Energy balance and greenhouse gas emissions from the production and sequestration of charcoal from agricultural residues


This study assesses the production and landfilling of biomass-based charcoal.

Centralized and portable systems for charcoal production were considered.

GHG emissions over life cycle of charcoal production and landfilling were assessed.

The cumulative energy demand was the lowest for portable systems.

The GHG emissions reduction was highest in the portable systems.


Agricultural residues (wheat/barley/oat straw) can be used to produce charcoal, which can then be either landfilled off-site or spread on the agricultural field as a means for sequestering carbon. One centralized and five portable charcoal production technologies were explored in this paper. The centralized system produced 747.95 kg-CO2eq/tonne-straw and sequestered 0.204 t-C/t-straw. The portable systems sequestered carbon at 0.141–0.217 t-C/t-straw. The net energy ratio (NER) of the portable systems was higher than the centralized one at 10.29–16.26 compared to 6.04. For the centralized system, the carbon sequestration and the cumulative energy demand were most sensitive to the charcoal yield. Converting straw residues into charcoal can reduce GHG emissions by 80% after approximately 8.5 years relative to the baseline of in-field decomposition, showing these systems are effective carbon sequestration methods.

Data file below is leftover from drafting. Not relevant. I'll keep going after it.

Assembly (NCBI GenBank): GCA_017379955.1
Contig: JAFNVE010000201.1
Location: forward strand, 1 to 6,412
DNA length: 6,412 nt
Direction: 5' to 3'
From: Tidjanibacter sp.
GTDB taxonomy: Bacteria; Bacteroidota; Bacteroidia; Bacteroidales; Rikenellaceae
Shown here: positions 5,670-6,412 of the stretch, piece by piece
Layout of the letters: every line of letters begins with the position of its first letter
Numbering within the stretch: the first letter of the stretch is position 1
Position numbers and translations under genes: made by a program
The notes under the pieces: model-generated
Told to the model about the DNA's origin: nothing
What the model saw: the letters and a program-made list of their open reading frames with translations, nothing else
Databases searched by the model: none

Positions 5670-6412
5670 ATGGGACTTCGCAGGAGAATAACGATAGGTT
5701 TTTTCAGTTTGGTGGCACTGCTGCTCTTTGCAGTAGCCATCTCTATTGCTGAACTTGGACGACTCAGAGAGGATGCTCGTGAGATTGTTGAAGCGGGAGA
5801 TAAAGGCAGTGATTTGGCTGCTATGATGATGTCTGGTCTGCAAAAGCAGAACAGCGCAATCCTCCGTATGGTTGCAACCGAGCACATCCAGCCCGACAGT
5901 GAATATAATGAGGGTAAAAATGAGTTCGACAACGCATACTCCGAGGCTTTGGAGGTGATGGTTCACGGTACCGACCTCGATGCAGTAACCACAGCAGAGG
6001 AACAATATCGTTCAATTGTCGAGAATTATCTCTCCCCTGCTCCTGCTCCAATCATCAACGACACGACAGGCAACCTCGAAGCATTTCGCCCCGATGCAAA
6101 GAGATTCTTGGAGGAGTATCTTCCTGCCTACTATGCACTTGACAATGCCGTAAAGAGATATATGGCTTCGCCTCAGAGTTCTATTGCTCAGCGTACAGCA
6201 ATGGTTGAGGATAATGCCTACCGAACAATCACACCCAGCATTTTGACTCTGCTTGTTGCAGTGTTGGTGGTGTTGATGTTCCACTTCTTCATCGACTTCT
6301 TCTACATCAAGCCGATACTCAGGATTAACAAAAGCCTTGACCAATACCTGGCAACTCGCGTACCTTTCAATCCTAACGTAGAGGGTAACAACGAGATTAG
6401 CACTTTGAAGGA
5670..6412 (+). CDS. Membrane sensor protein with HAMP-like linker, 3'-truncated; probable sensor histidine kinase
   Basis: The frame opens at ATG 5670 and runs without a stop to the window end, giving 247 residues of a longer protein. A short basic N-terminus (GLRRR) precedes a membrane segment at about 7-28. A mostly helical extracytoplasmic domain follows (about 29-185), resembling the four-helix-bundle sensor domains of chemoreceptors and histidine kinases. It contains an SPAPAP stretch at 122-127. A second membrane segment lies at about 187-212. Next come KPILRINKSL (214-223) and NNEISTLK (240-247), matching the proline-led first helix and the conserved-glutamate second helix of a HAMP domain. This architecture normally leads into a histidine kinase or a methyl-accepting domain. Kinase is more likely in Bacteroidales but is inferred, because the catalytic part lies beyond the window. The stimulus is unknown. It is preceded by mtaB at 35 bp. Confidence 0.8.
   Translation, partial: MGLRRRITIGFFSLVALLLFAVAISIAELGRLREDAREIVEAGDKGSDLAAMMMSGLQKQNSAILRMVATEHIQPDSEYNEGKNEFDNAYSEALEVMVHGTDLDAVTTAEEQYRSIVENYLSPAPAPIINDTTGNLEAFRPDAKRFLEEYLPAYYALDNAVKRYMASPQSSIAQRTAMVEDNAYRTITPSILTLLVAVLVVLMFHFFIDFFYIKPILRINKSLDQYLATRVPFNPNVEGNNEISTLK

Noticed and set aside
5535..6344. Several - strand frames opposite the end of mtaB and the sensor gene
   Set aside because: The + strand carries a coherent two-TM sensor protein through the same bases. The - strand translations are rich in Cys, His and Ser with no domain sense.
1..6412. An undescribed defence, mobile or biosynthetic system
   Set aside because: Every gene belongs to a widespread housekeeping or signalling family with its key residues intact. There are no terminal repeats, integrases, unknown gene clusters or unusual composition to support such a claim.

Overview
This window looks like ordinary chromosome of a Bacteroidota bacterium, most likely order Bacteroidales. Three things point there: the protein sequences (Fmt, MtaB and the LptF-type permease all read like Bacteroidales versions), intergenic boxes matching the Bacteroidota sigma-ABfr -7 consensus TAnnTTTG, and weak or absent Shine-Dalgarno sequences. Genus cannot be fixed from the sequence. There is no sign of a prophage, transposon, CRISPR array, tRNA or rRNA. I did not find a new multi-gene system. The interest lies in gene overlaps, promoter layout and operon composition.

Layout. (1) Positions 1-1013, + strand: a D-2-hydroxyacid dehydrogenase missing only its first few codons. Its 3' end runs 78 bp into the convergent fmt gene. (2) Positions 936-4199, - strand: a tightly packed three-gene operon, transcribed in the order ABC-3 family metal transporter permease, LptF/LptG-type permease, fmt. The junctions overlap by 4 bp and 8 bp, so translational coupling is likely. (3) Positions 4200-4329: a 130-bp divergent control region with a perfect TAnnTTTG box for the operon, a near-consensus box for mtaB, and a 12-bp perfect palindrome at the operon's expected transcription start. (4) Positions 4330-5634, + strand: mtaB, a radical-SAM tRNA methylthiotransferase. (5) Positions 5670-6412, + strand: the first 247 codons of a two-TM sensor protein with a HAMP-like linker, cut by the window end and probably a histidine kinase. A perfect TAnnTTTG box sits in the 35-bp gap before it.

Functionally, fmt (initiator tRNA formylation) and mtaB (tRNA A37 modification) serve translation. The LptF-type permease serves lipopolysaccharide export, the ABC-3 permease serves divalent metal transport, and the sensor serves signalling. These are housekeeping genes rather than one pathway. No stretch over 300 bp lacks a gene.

• Greenhouse gas emissions;
  • Charcoal production;
  • Net energy ratio;
  • Life cycle assessment;
  • Lignocellulosic biomass

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